Compensatory Acceleration Training and Weightlifting

Fred Hatfield, the first man to break the 1000lb squat and Andy Bolton, the first man to deadlift 1,000lbs, have something in common. Dr. Fred Hatfield gave a name to this training method and called it CAT (compensatory acceleration training).

In Mel Siff's book called "Supertraining" he describes CAT as deliberately trying to accelerate growth through the concentric movement, instead of allowing the weight on the bar to dictate the speed at which the rep is completed. Force is measured with mass and acceleration (Isaac Newton) so Fred Hatfield's CAT theory is to accelerate throughout the movement, no matter what weight is being pushed or pulled.

Fred described it as changing the intent behind performing the movement, focus on acceleration and driving through the movement as fast as you can. Bodybuilders were the first to talk about intention when lifting a weight because of muscle isolation and not just lifting a heavier weight.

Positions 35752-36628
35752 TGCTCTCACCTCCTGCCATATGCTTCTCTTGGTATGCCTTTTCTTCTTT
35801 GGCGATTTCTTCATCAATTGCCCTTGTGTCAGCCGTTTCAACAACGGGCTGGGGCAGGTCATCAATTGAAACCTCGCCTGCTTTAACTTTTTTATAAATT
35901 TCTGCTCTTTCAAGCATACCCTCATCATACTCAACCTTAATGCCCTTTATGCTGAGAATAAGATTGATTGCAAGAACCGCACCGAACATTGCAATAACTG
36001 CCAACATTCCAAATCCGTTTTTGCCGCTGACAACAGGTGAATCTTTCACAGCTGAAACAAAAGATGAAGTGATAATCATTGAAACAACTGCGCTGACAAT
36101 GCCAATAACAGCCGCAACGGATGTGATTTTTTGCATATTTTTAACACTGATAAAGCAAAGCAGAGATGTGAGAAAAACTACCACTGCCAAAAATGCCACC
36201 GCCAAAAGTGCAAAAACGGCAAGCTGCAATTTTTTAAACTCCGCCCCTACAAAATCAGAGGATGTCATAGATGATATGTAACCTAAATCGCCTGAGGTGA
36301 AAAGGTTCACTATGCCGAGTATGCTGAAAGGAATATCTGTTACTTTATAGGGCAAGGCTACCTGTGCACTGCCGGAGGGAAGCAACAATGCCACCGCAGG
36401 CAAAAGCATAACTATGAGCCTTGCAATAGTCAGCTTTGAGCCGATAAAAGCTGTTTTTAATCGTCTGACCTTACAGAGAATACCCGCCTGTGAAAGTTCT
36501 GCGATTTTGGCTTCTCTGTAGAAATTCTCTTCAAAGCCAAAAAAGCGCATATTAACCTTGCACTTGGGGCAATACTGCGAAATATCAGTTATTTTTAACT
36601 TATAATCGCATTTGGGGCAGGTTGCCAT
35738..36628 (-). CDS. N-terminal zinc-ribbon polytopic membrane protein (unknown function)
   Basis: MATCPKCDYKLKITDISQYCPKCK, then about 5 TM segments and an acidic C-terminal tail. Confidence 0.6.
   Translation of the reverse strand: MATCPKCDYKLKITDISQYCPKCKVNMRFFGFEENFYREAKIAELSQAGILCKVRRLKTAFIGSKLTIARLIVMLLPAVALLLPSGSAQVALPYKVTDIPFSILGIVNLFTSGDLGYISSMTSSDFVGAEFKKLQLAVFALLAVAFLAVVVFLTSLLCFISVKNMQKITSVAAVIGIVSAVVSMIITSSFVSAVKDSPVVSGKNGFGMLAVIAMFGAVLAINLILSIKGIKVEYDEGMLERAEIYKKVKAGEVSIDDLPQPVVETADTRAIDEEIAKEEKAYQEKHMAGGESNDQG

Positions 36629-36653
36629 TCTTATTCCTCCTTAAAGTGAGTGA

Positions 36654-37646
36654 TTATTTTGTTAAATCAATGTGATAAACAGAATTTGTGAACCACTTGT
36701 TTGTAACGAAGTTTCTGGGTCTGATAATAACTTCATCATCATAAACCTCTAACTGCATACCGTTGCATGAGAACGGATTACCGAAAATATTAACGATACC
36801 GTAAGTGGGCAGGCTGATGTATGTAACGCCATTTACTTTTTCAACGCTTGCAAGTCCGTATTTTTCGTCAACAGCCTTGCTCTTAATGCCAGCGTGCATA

Fred once told a story to some of his pupils trying to describe the importance of intent when lifting a weight. He says if you consider that doing a barbell curl for 10 reps is like going to war, then your CNS (central nervous system) is like the general, he tells your muscle fibers when to fire, trying to move the weight as fast as possible through full ROM (range of motion).

Dr. Fred Hatfield's description on what Compensatory Acceleration Training (CAT) is starts by asking us to imagine being at the bottom of a 1000-pound squat. Fred explains that as soon as your femur gets past parallel your leverage starts to improve and you can increase the force because you can increase the speed. He describes it as applying 1200lbs of force as your legs start to straighten out and then 1400lbs of force just before lock-out.

Fred says that moving a weight using CAT will allow you to put maximum force on the moving weight through the ROM. This in turn will mean an increase in TUT (time under tension) which means better results. Faster strength gains and increased hypertrophy will change just by changing the intent that you lift a weight with.

In conclusion when doing a movement like squats it means that the movement at the bottom starts slowly (where leverage is not good), you then speed up as you get father up the movement. If the weight was light it would bounce into the air when you get to the top of the squat, like a spring releasing, the squat, deadlift and bench-press needs to be an explosive movement.

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